History of CMT4J
Charcot-Marie-Tooth (CMT) history
First identified in 1886, Charcot-Marie-Tooth disease (CMT) is an inherited neurological disorder that affects both motor and sensory nerves. It currently impacts approximately 1 in 2,500 people, of all genders and ethnicities. CMT is also known as hereditary motor and sensory neuropathy (HMSN) or peroneal muscular atrophy, which are a group of disorders that affect peripheral nerves and the muscles attached to the peripheral nervous system. Peripheral nerves are found outside the brain and spinal cord; their job is to supply the muscles and sensory organs in the limbs with the messages needed to operate correctly. There are many subtypes of CMT, including variants in at least 80 genes that cause the different subtypes of CMT. Symptoms and disease management for each subtype of CMT vary.
Type CMT4 history
All subtypes of CMT4 are inherited in an autosomal pattern. Autosomal recessive describes one of several ways that a disorder or disease is passed down through families. An autosomal recessive disorder occurs when two copies of an abnormal gene are passed from each parent to the child.
CMT is further classified based on the pathogenic variant involved — for instance, CMT4A, CMT4B, etc.
Type CMT4J history
CMT4J is a very rare subtype of CMT. It accounts for approximately one quarter of the 4% of CMT cases that are recessive. First described in scientific literature 100 years earlier, the gene was not identified until 2007, when it was found in patients previously diagnosed with unknown CMT variants. In 2011, a study was conducted that identified almost three times more patients living with 4J. Today, even more patients have been diagnosed with CMT4J outside of this study through the efforts of CureCMT4J, a family foundation and advocacy organization.
Reported cases of CMT4J total approximately three dozen worldwide and make up less than 1% of all CMT cases. Healthy carriers of the FIG4 gene are more common; the carrier rate of the FIG4 gene among northern Europeans is 1 in 1,000.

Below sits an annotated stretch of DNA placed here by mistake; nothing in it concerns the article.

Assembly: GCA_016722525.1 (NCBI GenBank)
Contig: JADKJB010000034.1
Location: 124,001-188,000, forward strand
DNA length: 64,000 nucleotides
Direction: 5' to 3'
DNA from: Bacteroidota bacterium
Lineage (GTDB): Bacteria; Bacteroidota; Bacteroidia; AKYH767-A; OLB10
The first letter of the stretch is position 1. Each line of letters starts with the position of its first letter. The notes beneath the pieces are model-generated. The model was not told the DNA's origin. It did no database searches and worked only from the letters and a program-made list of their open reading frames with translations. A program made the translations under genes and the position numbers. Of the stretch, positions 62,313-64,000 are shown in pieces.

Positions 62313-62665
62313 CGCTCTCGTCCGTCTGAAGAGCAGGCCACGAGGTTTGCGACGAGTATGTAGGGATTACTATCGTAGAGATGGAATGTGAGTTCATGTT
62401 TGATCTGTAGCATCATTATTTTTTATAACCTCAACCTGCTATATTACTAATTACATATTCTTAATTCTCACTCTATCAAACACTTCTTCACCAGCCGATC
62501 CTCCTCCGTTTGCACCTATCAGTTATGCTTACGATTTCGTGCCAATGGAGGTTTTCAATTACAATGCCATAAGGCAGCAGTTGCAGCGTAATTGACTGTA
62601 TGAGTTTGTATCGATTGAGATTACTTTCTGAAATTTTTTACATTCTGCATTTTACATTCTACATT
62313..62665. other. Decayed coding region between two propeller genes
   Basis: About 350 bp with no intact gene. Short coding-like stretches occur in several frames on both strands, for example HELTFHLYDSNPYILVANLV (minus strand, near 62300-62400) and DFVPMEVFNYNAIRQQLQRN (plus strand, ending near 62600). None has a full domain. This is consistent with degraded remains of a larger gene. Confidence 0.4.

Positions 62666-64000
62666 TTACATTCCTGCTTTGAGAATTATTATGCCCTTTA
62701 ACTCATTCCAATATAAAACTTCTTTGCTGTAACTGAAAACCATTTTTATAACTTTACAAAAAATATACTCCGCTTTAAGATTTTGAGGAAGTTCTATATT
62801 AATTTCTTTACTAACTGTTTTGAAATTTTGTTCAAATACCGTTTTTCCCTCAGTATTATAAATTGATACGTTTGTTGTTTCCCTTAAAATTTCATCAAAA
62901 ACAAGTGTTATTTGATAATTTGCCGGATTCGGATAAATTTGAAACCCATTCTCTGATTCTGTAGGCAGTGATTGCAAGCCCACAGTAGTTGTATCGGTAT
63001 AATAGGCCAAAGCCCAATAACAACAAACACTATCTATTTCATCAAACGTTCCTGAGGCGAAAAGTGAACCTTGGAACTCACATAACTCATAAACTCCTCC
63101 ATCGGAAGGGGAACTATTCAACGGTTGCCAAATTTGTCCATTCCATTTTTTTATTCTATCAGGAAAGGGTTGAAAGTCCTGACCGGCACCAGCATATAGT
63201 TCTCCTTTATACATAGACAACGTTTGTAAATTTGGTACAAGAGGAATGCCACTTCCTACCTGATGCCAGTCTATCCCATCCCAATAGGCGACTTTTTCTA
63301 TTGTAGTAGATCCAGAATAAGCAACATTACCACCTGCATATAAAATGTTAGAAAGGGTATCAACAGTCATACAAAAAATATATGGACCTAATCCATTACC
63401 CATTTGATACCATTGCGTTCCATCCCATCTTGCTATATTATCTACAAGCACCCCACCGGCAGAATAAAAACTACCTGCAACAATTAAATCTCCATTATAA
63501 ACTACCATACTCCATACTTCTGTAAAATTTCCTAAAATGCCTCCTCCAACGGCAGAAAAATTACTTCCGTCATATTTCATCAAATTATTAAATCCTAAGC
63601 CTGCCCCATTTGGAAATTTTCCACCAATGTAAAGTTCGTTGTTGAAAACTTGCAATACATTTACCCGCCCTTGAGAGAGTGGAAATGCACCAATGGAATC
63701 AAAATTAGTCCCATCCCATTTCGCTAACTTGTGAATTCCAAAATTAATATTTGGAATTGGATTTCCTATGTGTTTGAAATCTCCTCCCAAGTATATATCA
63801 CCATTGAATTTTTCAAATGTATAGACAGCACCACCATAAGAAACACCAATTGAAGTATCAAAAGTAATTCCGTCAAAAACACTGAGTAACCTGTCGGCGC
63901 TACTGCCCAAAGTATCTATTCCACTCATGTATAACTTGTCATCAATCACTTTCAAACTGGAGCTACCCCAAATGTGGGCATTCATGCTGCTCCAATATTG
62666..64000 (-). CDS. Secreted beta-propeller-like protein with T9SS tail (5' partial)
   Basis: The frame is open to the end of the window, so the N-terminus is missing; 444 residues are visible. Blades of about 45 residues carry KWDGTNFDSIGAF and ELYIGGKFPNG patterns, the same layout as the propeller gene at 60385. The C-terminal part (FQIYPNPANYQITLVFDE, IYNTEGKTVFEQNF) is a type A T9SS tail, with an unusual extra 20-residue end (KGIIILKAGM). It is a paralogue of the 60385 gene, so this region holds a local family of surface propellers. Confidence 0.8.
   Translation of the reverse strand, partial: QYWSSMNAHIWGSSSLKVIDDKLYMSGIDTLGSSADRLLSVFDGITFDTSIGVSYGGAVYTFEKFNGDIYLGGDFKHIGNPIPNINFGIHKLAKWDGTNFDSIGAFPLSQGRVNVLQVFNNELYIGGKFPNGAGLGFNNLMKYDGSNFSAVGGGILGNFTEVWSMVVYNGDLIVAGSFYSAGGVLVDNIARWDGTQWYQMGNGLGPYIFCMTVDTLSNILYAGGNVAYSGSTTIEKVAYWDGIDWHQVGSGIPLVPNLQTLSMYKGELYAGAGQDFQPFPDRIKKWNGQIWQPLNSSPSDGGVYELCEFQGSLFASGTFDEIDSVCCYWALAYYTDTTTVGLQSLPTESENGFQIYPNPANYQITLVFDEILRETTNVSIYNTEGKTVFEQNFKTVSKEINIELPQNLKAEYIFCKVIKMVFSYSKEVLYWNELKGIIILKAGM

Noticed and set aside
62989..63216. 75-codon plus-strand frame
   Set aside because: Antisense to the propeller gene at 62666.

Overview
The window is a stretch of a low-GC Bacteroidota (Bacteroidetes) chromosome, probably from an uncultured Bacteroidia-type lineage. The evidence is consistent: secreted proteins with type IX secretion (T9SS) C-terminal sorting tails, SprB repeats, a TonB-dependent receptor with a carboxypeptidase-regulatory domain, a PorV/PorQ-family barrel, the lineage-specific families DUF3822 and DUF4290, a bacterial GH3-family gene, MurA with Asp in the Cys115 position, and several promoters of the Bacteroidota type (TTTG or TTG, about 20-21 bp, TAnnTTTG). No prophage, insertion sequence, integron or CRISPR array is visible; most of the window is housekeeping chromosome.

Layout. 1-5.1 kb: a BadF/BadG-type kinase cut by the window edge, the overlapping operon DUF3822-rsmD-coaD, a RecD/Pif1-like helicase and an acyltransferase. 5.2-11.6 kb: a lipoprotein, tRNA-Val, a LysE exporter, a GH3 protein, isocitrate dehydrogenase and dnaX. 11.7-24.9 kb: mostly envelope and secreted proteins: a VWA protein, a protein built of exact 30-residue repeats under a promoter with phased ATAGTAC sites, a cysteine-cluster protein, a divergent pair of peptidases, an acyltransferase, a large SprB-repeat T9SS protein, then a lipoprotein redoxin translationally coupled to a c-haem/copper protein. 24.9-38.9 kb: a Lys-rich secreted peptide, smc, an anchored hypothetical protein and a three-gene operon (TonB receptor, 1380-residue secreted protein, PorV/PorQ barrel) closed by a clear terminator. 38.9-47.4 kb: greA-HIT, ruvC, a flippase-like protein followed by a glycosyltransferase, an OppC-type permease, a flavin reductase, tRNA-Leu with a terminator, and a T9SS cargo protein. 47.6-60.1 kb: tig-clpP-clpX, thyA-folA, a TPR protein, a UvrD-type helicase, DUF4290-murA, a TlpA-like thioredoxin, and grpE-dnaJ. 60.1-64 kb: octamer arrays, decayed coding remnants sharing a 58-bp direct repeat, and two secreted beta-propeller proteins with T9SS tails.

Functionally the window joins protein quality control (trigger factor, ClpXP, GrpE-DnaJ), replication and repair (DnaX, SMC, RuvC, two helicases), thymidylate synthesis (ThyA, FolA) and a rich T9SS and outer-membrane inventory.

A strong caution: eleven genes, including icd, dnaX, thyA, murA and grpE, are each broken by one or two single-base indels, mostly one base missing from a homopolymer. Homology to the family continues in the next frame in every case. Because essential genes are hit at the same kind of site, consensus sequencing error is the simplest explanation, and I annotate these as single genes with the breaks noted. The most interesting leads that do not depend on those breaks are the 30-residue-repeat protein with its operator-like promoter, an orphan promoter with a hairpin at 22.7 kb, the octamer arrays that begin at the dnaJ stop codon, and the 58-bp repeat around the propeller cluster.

It is common for individuals to receive misdiagnoses prior to learning that they are living with CMT4J. People living with CMT4J are commonly misdiagnosed with A neurological disorder characterized by progressive weakness and impaired sensory function. It is considered the chronic counterpart of the acute disease Guillain-Barré Syndrome. CIDP is the most common misdiagnosis for patients living with CMT4J., multiple sclerosis (MS), Guillain-Barré Syndrome (GBS), and amyotrophic lateral sclerosis (ALS), as well as other CMT and neuromuscular diseases, with the primary symptom being muscle weakness due to issues with the muscle fiber (myopathies).
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- Field research conducted by Neurogene and Ten Bridge Communications, July 2019.
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- Lewis, R. (2017, February 23). Rare Disease Day 2017: Talia’s Story [Web log post]. Retrieved June 26, 2019, from link.
- Martyn, C., & Li, J. (2013, Feb.). Fig4 Deficiency: a newly emerged lysosomal storage disorder? Progress in Neurobiology. doi:10.1016/j.pneurobio.2012.11.001. Retrieved September 12, 2019, from link.